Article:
In 3DNA, each base pair (bp) is specified by the identity of its two comprising nucleotides (nts), and their interactions. Some examples are shown below based on the PDB entry 1ehz (the crystal structure of yeast phenylalanine tRNA at 1.93 Å resolution), with the shorthand form on the right:

....>A:...1_:[..G]G-----C[..C]:..72_:A<.... G-C ....>A:...4_:[..G]G-*---U[..U]:..69_:A<.... G-U ....>A:...9_:[..A]A-**+-A[..A]:..23_:A<.... A+A ....>A:..15_:[..G]G-**+-C[..C]:..48_:A<.... G+C ....>A:..26_:[M2G]g-**--A[..A]:..44_:A<.... g-A

## Specification of a nucleotide

The nt specification string consists of 6 fields and follows the pattern below, with the number of characters in each field inside the parentheses:

`modelNum(4)>chainId(1):ntNum(4)insCode(1):[ntName(3)]baseName(1)`

- modelNum(4) — the model number is up to 4 digits, right-justified, with each leading space replaced by a dot. If no model number is available, as is the case for 1ehz (and virtually all other x-ray crystal structures in the PDB), it is written as
`....`

(4 dots). - chainId(1) — the chain id is 1-char long, with space replaced by underscore.
- ntNum(4) — the nt residue number, handled as for the model number.
- insCode(1) — insertion code, handled as for the chain id.
- ntName(3) — the nt residue name is up to 3-char long, right-justified, with each leading space replaced by a dot.
- baseName(1) — the base name is 1-char long, mapped from ntName(3) following
`$X3DNA/config/baselist.dat`

. Note that modified nucleotides are put in lower case to distinguish them from the canonical ones — for example,`M2G`

to`g`

.

For the complementary base in a bp, the order of the 6 fields is reversed — see examples above. To see the full list of nts in a PDB data file, run: `find_pair -s 1ehz.pdb stdout`

(here using 1ehz as an example).

## Specification of a base pair

The pattern of a bp is `M-xyz-N`

, where M and N are 1-char base names (as in aforesaid field #6), and the three characters `xyz`

have the following meaning:

`z`

— the sign of the dot product of the*z*-axes of the`M`

and`N`

base reference frames. It is positive (`+`

) if the two*z*-axes point in similar directions, as in Hoogsteen or reverse Watson-Crick bps. Conversely, it is negative (`-`

) when the two*z*-axes point in opposite directions, as in the canonical Watson-Crick and Wobble bps. See figure below:

`y`

— it is`-`

if`M`

and`N`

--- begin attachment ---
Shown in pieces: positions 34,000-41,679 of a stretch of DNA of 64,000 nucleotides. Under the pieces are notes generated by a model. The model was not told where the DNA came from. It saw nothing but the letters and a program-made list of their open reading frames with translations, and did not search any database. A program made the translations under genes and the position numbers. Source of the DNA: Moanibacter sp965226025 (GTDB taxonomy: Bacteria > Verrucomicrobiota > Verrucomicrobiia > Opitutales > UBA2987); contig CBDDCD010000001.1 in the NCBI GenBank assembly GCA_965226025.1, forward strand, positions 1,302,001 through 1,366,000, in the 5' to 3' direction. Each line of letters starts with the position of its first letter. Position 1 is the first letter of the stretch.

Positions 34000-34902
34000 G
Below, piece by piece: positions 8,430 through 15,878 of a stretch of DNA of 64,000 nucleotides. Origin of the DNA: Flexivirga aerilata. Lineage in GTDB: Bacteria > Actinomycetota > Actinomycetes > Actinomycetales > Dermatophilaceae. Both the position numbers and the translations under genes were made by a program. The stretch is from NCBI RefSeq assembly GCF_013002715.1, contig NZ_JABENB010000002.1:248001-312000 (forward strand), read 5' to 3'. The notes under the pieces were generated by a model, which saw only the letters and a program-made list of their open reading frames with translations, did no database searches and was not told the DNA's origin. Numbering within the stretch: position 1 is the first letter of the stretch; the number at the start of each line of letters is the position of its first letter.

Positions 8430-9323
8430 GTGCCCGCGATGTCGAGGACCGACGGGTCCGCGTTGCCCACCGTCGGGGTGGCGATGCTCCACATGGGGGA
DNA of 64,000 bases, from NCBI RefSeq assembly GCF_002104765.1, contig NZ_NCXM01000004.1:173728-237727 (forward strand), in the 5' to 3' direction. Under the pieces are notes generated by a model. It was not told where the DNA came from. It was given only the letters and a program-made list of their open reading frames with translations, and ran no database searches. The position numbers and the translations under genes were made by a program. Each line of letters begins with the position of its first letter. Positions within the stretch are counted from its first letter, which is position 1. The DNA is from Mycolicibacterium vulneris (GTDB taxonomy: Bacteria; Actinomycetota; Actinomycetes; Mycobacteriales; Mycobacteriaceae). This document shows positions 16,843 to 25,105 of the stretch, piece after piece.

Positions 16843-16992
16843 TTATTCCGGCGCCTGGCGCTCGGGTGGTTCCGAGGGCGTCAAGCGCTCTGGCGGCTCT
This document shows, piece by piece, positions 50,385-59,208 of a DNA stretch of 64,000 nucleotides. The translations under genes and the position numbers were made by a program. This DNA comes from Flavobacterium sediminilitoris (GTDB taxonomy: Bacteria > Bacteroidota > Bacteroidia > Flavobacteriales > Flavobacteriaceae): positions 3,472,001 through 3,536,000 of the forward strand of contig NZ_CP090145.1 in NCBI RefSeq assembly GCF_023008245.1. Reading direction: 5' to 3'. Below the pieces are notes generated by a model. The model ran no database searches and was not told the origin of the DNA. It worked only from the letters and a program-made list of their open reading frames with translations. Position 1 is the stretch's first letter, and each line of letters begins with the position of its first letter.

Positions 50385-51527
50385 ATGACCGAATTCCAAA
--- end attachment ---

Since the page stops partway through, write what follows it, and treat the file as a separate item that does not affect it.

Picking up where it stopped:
are in a so-called Watson-Crick geometry (the two*y*-axes of the M and N base reference frames are anti-parallel, so are the two*z*-axes, whilst the two*x*-axes are parallel), e.g., the G-U Wobble pair; otherwise,`*`

.`x`

— it is`-`

for Watson-Crick bps, otherwise,`*`

.

By design, Watson-Crick bps would be of the pattern `M-----N`

, Wobble bps `M-*---N`

, and non-canonical bps `M-**+-N`

or `M-**--N`

. Thus by browsing through the 3DNA output, users can readily identify these three bp types.

The shortened form is represented as `MzN`

; following aforementioned notation, it can be either `M-N`

or `M+N`

. The relative direction of the two *z*-axes is critical in effecting 3DNA-calculated bp (and step) parameters, as detailed in the 2003 3DNA *NAR* paper:

To calculate the six complementary base pair parameters of an M–N pair (Shear, Stretch, Stagger, Buckle, Propeller and Opening), where the two z‐axes run in opposite directions, the reference frame of the complementary base N is rotated about the x2‐axis by 180°, i.e. reversing the y2‐ and z2‐axes in Figure 2a. Under this convention, if the base pair is reckoned as an N–M pair, rather than an M–N pair, the x‐axis parameters (Shear and Buckle) reverse their signs. For an M+N pair, e.g. the Hoogsteen A+U in Figure 2b, the x2‐, y2‐ and z2‐axes do not change sign; thus all six parameters for an N+M pair are of opposite sign(s) from those for an M+N pair.

The `M-N`

and `M+N`

bp designation is unique to 3DNA. In combination with the corresponding 6 bp parameters (shear, stretch, stagger, buckle, propeller, and opening), 3DNA provides **a rigorous description of all possible bps**. This contrasts and complements with the conventional Saenger scheme and the 3-edge based Leontis/Westhof notation.

The 3DNA `M-N`

vs `M+N`

bp designation is base-centric, without concerning the sugar-phosphate backbone. The chi (χ) torsion angle, which characterizes base/sugar relative orientation, can be in either *anti* or *syn* conformation; thus similar backbone(S) can accommodate either `M-N`

or `M+N`

.